Excitement bubbling in our mind, we stepped out of the bay and into the Bonded Ranks.
This work by Katherine C is licensed under a Creative Commons Attribution-NonCommercial-ShareAlike 4.0 International License.
Hey, here;s a little something I whipped up tonight. The first line was pretty much the information, a quote adapted from something one of my supervisor’s said during training. Just a idea, bit of a thought experiment with some mild twists thrown in. As always, feedback heartily welcomed. I hope you enjoy, and happy reading!
Hope is the knowledge that the next moment can be better. It is about potential and the inexorable march of time. I used to think my next moment could be better, but eternity has dissuaded me from that foolishness. I live without hope.
At least, I think I live. I have been trying to remember those qualities I learned in grade school to determine if something was alive. Living things move, but I have not twitched an inch in so long, I know longer know which direction my libs would customarily travel. Living things reproduce and grow, neither of which I have done any of recently. I know that energy is a part of being alive, and I suppose I have enough energy for thought. Then again, so would a computer, and it certainly is not alive. Unless the world has changed more than I realize.
I remember my teacher—Mrs. Hasemblat—writing the signs of life on the board. She started with simple things, like dogs and rocks, and then got more and more tricky. Were trees alive? What about fungi? Bacteria? Viruses?
Living things had to be organized, and I suppose I am still organized. I know that I have two arms, two legs, ten fingers and ten toes. My lips are dry and cracked, a constant source of dull irritation. I assume my eyes sits right where they always have, crushed too deeply into my face and set just too far apart to make me conventionally attractive. Knowing no one can see you makes you surprisingly honest about physical appearance.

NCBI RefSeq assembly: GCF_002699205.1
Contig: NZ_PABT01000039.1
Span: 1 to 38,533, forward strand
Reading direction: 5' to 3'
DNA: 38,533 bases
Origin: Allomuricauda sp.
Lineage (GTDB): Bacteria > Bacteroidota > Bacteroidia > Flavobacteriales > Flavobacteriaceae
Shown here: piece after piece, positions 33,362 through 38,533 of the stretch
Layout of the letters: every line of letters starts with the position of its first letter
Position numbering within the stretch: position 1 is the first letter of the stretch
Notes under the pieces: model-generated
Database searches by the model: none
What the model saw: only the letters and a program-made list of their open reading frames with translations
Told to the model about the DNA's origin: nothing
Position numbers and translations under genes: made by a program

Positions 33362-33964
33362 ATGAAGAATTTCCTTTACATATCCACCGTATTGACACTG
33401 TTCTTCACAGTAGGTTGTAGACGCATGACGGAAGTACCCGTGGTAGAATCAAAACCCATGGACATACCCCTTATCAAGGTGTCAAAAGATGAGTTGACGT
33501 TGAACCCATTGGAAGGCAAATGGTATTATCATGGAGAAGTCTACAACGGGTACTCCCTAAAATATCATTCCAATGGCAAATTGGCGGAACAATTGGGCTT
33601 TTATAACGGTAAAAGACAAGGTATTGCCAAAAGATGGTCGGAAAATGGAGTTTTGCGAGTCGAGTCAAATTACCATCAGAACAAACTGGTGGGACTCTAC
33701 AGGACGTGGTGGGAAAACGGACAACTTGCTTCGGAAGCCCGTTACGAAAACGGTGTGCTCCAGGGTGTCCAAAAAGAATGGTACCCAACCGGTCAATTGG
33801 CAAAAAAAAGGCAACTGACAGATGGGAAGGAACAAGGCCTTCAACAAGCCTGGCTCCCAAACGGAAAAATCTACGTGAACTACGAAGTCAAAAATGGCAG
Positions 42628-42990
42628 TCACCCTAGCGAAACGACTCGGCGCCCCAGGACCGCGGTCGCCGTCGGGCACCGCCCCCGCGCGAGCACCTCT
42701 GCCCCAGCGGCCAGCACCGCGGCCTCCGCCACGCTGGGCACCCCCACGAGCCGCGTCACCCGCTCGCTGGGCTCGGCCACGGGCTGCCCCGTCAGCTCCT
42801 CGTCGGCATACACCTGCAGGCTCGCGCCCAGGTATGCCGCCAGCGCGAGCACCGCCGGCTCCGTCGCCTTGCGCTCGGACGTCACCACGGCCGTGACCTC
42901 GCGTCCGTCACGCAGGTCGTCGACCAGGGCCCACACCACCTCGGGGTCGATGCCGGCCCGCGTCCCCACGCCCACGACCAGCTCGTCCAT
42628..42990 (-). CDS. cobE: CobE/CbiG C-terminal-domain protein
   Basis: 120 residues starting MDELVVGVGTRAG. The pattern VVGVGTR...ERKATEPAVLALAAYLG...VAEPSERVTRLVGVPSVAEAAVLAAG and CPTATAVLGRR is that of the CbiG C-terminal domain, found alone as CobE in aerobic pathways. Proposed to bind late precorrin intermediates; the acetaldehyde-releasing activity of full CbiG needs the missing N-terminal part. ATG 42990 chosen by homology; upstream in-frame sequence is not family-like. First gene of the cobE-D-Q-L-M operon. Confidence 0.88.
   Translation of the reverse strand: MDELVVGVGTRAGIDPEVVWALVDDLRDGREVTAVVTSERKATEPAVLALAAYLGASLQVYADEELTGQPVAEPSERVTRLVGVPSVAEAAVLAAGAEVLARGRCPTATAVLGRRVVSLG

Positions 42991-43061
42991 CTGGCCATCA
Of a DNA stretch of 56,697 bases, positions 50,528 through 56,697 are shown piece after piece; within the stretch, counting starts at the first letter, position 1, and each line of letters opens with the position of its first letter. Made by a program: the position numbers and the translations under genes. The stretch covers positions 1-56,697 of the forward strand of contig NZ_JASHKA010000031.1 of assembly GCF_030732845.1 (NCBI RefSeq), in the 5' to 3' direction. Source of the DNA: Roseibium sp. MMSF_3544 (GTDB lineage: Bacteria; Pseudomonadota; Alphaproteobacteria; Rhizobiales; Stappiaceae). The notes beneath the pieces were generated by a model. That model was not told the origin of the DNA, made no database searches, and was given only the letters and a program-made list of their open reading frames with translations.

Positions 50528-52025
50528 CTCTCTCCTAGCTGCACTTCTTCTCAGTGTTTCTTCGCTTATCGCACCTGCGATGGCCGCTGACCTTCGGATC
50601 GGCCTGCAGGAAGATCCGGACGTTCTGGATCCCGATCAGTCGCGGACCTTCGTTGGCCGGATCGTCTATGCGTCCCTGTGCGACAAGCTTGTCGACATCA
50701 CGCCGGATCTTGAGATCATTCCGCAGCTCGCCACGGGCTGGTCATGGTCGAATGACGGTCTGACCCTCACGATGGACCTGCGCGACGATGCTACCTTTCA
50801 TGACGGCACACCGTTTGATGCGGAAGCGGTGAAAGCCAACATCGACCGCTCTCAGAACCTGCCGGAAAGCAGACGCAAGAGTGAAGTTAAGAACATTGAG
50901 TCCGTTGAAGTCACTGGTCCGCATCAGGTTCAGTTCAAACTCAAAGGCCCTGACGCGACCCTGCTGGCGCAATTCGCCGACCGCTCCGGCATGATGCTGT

The one that seems to fit me best, however, is that complicated process of homeostasis. Mrs. Hasemblat talked about air conditioning and hunger to help us understand. She brought in a set of scales and showed us how things can be balanced. I am perfectly balanced. Never one bit out of sync, always exactly as I should be.
And perhaps that is it. I finally hit the perfect human balance point, and now my body refuses to disrupt that delicate homeostasis. I’d love to say I’ve spent days, weeks, or years here in limbo, but without another moment to come along, that time really has no meaning. It’s hard to describe how something can feel so long when time has absolutely no reign in some strange purgatory.
I’d wonder if others noticed that I was gone—or I used to before that thought experiment became too boring. I ran through every permutation, and none of them were promising. More importantly, none of them broke this curse. I assume they did not, because they are still sitting in front of me, their faces lit with smiles. Jason has a forkful of pasta halfway to his mouth, eyes bright with the first half of a joke. I never got to hear the end of that joke. I think I figured out what it would be, because I have had plenty of time to contemplate how “a man called the electrician about his washing machine,” can end. At least I can find solace in the fact that the joke was likely terrible.
Claudia’s hand is on mine. Her skin is still warm, a comfortable weight atop my fingers. She was mid-laugh when it all stopped. At least I can be close to her, even though I cannot see or hear her.
Yes, the lack of sound is concerning. Well, lack of sound is incorrect. There is sound, but it is just a single moment of sound, playing endlessly. A dull thrum of a single syllable from every mouth. It just becomes useless white noise, or at least it did after a while.
I wonder if I have died. Or if the world ended. Or if someone unplugged me and left me in some strange limbo, forever caught between one page of my life and the next. Good things were going to happen, I am certain of it. Only those moments will never come. The next moment certainly would be better, but I am convinced now that it cannot. It cannot be better because it cannot be. I am forever in this single instant, a frozen memory forgotten by someone.